Evergreen’s “Gateways” Program Receives Major Funding

Published: July 17, 2013 11:08 AM

Improving Health and Success of Young Men of Color

Princeton, NJ, - The Robert Wood Johnson Foundation (RWJF) today announced its support of The Evergreen State College “Gateways for Incarcerated Youth” program through Forward Promise, the Foundation’s $9.5 million initiative to improve the health and success of boys and young men of color. Gateways will receive approximately $500,000 over 30 months to support its programs that bring college students to juvenile institutions to work as peer mentors, tutors, and co-learners with incarcerated youth.

Gateways for Incarcerated Youth, based at Evergreen’s Center for Community Based Learning and Action, was one of 10 organizations selected for their innovative community-based programs that strengthen health, education, and employment outcomes for middle school- and high school-aged boys and young men of color.

“Young men of color are the future of our communities. Gateways works to support college access for incarcerated youth and provide peer learning for campus-based student mentors in a community setting,” said Evergreen faculty member Chico Herbison.

“We are excited to be part of the community of Forward Promise grantees,” said grant project director Ellen Shortt Sanchez. “This community is developing innovative models across the country that can put all of our young people on a path to a healthy and successful adulthood.”

RWJF launched Forward Promise in 2012 to address the fact that boys and young men of color are more likely to grow up in poverty, live in unsafe neighborhoods, and attend schools that lack the basic resources and supports that kids need in order to thrive. In addition, actions that might be treated as youthful indiscretions by other young men often are judged more severely and result in harsher punishments that have lasting consequences.

Statistics reflect these troubling trends: 44 percent of Latino males and 46 percent of African American males do not have a high school diploma, and Latino youth are two times more likely and African-American youth are five times more likely to be involved with the juvenile justice system than their white counterparts.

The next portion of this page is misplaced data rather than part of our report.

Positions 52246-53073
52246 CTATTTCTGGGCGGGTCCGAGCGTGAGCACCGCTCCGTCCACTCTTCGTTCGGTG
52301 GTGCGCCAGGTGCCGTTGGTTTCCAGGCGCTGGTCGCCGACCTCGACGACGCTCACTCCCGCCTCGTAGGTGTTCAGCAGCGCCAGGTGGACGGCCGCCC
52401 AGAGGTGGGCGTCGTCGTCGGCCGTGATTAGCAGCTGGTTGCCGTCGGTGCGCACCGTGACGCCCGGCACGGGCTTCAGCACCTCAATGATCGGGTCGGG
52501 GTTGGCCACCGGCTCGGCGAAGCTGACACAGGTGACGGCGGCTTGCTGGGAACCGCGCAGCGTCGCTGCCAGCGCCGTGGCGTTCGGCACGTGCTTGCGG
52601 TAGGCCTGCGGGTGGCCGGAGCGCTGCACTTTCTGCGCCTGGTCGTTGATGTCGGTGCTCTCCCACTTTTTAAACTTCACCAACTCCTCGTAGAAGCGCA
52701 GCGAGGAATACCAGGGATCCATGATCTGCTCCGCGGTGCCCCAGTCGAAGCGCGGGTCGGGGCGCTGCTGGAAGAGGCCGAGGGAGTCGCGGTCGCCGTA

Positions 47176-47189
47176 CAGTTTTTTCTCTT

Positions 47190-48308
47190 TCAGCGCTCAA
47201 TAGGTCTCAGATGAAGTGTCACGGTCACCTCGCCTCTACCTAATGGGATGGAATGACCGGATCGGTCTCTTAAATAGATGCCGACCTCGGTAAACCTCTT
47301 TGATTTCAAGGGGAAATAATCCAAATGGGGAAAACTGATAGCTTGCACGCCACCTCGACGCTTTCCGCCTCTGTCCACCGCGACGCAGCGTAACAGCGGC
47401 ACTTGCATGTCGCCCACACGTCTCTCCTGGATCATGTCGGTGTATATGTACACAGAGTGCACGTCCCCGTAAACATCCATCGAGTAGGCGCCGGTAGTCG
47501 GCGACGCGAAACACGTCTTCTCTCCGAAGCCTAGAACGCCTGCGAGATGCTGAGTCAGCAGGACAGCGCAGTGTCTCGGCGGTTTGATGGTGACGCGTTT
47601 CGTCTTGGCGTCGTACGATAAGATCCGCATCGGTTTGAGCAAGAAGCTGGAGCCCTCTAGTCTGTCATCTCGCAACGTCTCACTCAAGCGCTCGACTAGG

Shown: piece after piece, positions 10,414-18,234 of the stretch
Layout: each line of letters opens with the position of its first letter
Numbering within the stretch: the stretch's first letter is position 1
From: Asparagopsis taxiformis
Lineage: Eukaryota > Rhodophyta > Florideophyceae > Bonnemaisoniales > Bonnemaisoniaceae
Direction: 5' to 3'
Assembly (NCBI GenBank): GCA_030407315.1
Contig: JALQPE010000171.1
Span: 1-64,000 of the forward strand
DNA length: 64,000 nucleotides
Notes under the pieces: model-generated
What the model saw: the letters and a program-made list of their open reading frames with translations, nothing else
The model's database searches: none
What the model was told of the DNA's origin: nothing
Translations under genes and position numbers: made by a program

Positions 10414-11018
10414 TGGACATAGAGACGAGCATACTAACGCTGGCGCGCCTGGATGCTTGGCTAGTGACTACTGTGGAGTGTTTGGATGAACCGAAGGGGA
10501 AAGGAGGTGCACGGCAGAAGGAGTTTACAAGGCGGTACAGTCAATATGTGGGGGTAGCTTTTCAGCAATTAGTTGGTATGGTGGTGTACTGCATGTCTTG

“So much of our health is shaped by forces beyond the doctor’s office that are rooted in where we live, learn, work, and play. Far too many boys and young men of color become disconnected from school and work opportunities, undermining their ability to live healthy lives and strengthen their communities,” said Maisha Simmons, RWJF program officer. “This innovative model is helping young men overcome significant challenges, and we look forward to working with Gateways for Incarcerated Youth at The Evergreen State College to create a new future of hope for America’s young men of color.”

RWJF is investing in best practices and successful models around the nation that can be strengthened and spread to help even more boys and young men of color. Gateways, together with the other grantees supported through RWJF’s Forward Promise initiative, seeks to improve outcomes for African-American, Latino, Asian-Pacific Islander, and/or Native American boys and young men in one or more of the following areas: 1) school discipline approaches that do not push students out of school; 2) early interventions that focus on dropout prevention and increasing middle school retention and high school graduation rates; 3) mental health solutions tailored to young men who have been exposed to violence and trauma; and 4) career-training programs that address both education and employment to ensure that youth are college- and career-ready.

Gateways offers incarcerated youth the chance to earn college credit while participating in faculty-led Evergreen seminar classes held at the juvenile institution and enlists college students as peer mentors and co-learners in academic work. In partnership with Washington state’s Green Hill School and Juvenile Rehabilitation Administration, this grant will provide more youth with educational access and support.